Usually you will have requirements defined for a specific workflow, a certain business logic and the like in textual or graphical form. This logic needs to be explained to the developer and transferred to code by them. Then challenged and refactored to display the technical possibilities and cover side tracks that might have been forgotten in the first idealistic definition of the flow. And in reality, you’ll repeat that last sentence again and again...

Having those tasks done directly within code leads to massive effort and need for refactoring. Wouldn’t it be wise, to have a model of what the stakeholders meant before transferring it to code? That’s what e.g. UML is for. Wouldn’t it be nice to also execute that model to see and test the flow setup in that model, so that you can track possible problems upfront - before implementing code? That’s what tools like YAKINDU Statechart Tools can help you with. You need tools, that can help you with modeling the logic platform independent. The logic itself is target platform agnostic, so it is easy to swap a platform or generate for multiple platforms, even if you start of with just one like Android.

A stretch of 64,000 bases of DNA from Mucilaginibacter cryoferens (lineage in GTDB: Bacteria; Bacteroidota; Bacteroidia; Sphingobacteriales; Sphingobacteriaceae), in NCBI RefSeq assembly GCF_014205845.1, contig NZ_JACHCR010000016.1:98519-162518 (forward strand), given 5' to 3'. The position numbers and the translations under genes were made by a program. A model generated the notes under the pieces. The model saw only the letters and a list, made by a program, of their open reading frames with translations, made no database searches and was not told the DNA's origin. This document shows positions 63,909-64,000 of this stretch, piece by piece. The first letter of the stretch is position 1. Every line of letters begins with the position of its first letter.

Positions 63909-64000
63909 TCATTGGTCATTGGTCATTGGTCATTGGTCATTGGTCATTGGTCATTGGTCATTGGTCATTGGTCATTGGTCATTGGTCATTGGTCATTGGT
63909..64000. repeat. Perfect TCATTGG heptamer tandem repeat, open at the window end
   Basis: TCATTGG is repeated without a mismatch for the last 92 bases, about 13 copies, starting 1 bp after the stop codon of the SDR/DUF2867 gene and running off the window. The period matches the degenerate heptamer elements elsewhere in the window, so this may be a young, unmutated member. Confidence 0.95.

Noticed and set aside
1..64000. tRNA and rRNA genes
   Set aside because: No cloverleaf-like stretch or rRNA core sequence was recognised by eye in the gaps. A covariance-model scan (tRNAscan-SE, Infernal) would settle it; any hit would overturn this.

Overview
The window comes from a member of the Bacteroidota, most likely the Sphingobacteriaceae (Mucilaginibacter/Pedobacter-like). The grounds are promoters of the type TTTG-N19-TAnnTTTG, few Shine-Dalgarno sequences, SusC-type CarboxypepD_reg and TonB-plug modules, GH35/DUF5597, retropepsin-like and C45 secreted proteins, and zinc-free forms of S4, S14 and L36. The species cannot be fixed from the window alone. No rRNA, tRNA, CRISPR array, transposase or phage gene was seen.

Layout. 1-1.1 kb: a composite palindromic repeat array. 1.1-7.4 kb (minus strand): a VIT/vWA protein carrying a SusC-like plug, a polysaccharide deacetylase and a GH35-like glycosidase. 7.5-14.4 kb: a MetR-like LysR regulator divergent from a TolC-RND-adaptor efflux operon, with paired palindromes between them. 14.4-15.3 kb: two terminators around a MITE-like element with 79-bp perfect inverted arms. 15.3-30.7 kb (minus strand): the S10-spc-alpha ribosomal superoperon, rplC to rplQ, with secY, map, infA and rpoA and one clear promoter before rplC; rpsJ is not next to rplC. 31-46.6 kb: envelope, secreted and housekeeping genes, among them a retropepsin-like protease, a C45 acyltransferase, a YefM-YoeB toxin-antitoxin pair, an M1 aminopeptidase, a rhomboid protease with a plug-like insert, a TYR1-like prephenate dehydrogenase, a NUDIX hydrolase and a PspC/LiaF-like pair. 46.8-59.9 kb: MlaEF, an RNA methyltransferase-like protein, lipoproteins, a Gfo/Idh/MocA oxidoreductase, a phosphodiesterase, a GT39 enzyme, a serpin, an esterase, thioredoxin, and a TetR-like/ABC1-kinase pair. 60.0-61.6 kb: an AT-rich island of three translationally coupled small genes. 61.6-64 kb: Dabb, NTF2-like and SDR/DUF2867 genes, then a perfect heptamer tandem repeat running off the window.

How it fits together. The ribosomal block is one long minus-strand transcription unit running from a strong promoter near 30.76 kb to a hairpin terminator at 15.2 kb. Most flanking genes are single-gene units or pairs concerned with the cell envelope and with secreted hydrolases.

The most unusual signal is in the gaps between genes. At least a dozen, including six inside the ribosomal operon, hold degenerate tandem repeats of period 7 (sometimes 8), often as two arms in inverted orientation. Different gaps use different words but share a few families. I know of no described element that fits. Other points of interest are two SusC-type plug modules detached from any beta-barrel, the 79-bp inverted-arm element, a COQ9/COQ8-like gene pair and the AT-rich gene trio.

Basically you need to think the process through, before putting any code to paper.

Coding the complexity

Having modelled your way through the logic, you’ll have a validated, verified specification of the algorithms you need to cover. Now you could implement these documented functions using on of the approaches mentioned above being either code in Swift, Java, C or C++ by hand, always being concerned that your implementation really matches the requirements.

Or you could press a button and generate code for your required platforms.

Here again YAKINDU Statechart Tools enters the game.

You’ll get standardized code, that by design is independent to your UI following standard patterns.

It helps you with clean separation of application and business logic. It’s even easier to exchange your ViewControllers or Fragments since the logic is completely encapsulated and independent from additional libraries.